GoI is concentrating on expanding the geographical focus in India of the World Bank’s ‘ease of doing business’ (EoDB) index from just Mumbai and Delhi to include Bengaluru and Kolkata.
This is in line with the World Bank’s own direction. While the efforts are more than creditable, almost all EoDB reform in India has focused on one aspect of the interface between government and business: the role of GoI as facilitator and as supplier of services.
There is a very crucial kind of interaction that GoI has in its role as a buyer or as a seller to businesses, which also needs to be brought into the ambit of EoDB.
Take the power sector. The scope of reforms in power distribution companies (discoms) has been restricted, by design, to the process for providing a new electricity connection. That discoms play a larger role, and have much room for improvement, in how they buy power from independent power producers (IPPs) is another story altogether.
The business of generating power is one of pure conversion and should be very simple. Alas, it is not. A generator is hemmed in by government from all sides, and it faces issues on both ends of the value chain — upstream from suppliers, which are largely governmentowned coal companies, and downstream from buyers, which are largely government-owned discoms.
In most cases, the generators end up incurring penalties due to reasons attributable to the coal companies, or discoms, resulting in penalties. These penalties are typically on account of events outside the control of the generators.
Elucidating the point are penalties charged by discoms under power purchase agreements (PPAs), for not meeting normative availability due to short supply by coal companies under fuel supply agreements (FSAs), and penalties charged by coal companies and water departments of state governments on generators for short-lifting of coal or non-utilisation of water, due to failure of discoms to schedule power.
Delay in the recognition of the impact of changes in law by regulators, and allowing for the recovery of related expenses — and delay in adjudication of matters — are some more examples of the injustice that are at the heart of a sad deterioration in the energy sector, which is so foundational for any economy.
Timely payment to private generators by discoms has been a Gordian knot for a long time in India. The mandatory opening of letters of credit (LoCs) by discoms to guarantee payments to private generators through an administrative order was a landmark decision. Having taken this hard decision, a resolute minister stood his ground, stonewalling pressures from political heavyweights including some chief ministers. It was political jawboning at its best. For generators being treated like vassals by discoms, this was manna from heaven.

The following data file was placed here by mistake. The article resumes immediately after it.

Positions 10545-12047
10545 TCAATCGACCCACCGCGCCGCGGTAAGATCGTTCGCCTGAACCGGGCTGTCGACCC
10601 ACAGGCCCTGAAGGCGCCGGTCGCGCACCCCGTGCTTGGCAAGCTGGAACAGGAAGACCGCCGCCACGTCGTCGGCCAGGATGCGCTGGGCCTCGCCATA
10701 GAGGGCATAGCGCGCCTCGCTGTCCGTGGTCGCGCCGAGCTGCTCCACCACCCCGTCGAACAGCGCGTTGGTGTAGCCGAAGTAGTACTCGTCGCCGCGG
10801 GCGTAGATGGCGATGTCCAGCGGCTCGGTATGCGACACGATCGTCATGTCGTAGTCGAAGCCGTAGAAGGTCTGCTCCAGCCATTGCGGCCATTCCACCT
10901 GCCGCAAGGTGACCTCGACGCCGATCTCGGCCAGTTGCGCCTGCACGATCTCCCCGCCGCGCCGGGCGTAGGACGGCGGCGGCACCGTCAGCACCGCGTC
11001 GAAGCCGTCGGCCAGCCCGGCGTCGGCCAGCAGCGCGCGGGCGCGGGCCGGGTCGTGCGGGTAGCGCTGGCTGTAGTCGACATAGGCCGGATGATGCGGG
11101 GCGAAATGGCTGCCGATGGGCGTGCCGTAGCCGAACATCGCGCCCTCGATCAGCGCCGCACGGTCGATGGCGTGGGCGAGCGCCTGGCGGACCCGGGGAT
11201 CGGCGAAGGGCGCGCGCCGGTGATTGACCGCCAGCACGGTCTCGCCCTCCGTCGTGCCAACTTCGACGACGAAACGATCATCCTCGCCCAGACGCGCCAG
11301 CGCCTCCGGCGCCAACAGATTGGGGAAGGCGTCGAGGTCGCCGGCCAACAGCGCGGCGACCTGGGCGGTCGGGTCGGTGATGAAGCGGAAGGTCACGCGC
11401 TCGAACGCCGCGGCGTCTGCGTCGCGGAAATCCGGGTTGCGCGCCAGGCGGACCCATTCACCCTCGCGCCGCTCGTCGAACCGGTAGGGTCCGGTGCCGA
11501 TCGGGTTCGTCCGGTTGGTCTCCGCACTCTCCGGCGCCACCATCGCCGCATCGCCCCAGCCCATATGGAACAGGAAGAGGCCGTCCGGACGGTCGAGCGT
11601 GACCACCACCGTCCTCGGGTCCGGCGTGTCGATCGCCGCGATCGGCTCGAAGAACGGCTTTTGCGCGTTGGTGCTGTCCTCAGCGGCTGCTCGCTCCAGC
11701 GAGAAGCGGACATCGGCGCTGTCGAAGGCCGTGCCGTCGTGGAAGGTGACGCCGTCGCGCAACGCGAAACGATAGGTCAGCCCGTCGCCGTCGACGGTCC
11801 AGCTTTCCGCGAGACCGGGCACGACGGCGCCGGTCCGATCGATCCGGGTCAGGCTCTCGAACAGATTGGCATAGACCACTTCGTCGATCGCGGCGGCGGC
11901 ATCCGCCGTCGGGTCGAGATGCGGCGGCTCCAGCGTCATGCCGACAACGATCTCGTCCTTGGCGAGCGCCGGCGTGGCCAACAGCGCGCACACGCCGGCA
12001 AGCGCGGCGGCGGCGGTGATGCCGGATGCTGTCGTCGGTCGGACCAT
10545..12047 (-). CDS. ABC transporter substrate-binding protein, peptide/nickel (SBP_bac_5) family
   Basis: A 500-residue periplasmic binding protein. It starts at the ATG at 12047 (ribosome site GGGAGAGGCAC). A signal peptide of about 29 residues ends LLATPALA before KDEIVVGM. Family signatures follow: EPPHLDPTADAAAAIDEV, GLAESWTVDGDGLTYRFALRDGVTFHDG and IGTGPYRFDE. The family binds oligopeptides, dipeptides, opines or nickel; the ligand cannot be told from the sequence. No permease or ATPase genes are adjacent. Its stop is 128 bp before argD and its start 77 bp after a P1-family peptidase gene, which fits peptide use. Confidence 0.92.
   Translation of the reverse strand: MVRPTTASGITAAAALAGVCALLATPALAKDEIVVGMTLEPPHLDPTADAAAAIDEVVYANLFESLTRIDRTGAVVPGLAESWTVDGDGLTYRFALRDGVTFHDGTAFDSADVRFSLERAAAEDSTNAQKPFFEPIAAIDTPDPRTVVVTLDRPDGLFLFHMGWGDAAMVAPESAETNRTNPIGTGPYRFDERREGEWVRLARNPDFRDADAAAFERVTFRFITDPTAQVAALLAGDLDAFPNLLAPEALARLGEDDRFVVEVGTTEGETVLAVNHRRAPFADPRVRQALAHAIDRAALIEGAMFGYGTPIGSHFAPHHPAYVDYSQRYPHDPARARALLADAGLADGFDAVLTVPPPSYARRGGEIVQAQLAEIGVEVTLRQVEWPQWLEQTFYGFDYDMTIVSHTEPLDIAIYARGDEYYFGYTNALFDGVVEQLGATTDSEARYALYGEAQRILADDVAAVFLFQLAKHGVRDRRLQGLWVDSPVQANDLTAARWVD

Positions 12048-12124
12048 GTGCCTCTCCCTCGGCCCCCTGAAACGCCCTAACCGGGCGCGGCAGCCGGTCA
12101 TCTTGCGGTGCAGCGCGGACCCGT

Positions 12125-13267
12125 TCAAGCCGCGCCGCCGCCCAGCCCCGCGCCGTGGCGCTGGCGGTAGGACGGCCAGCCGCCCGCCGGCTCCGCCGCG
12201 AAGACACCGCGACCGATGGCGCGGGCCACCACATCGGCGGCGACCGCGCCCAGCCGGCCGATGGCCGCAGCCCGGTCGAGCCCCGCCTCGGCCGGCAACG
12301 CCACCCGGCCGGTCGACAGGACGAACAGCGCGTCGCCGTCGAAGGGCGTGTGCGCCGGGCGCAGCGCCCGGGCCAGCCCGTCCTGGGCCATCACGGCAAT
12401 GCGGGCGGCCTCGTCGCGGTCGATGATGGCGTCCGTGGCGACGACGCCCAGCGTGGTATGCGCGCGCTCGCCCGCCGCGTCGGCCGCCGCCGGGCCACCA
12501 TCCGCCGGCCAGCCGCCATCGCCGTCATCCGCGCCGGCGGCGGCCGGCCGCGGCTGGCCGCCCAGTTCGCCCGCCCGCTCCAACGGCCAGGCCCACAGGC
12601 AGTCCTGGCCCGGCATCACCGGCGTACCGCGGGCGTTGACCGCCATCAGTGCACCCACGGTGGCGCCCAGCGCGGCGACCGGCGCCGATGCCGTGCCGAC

EoDB rankings have been a great opportunity to improve India’s internal processes, and make them business-friendly. It has an added advantage of benchmarking India, on common parameters, with the rest of the world. In fact, with competition among states hotting up, EoDB rankings have become the single-biggest value proposition to attract investment.
Without undermining the importance of EoDB, it is equally important to appreciate the limitation of focusing on a solitary template for improving business environment. While geographically expanding EoDB to more cities in the country, it is equally important to functionally expand it to other areas of business, which may not be currently part of EoDB rankings as exemplified by the energy sector.
Sectors like road, transport, steel and cement are crying for such reforms. It was for this very reason that the World Bank itself described EoDB rankings as a ‘cholesterol test’, and not a full medical test. Big-ticket reforms are great. They are both necessary and welcome. But, equally, there is a need to focus on many small changes, the confluence of which can have significant impact in the life of a business.
There are dozens of types of businesses that interact with government at various levels. Doing business with government can — and should —be much easier than it is, particularly for monopsonies. A slew of small, but bold, decisions, which may not even be politically fashionable, offer a great opportunity to make a lasting difference. After all, as the old saying from Robert Zemeckis’ 1994 film Forrest Gump goes — and is a favourite of Ali Baba co-founder Jack Ma — ‘Nobody makes money by catching whales. People make money by catching shrimp.’
The writer is former principal secretary, Government of Chhattisgarh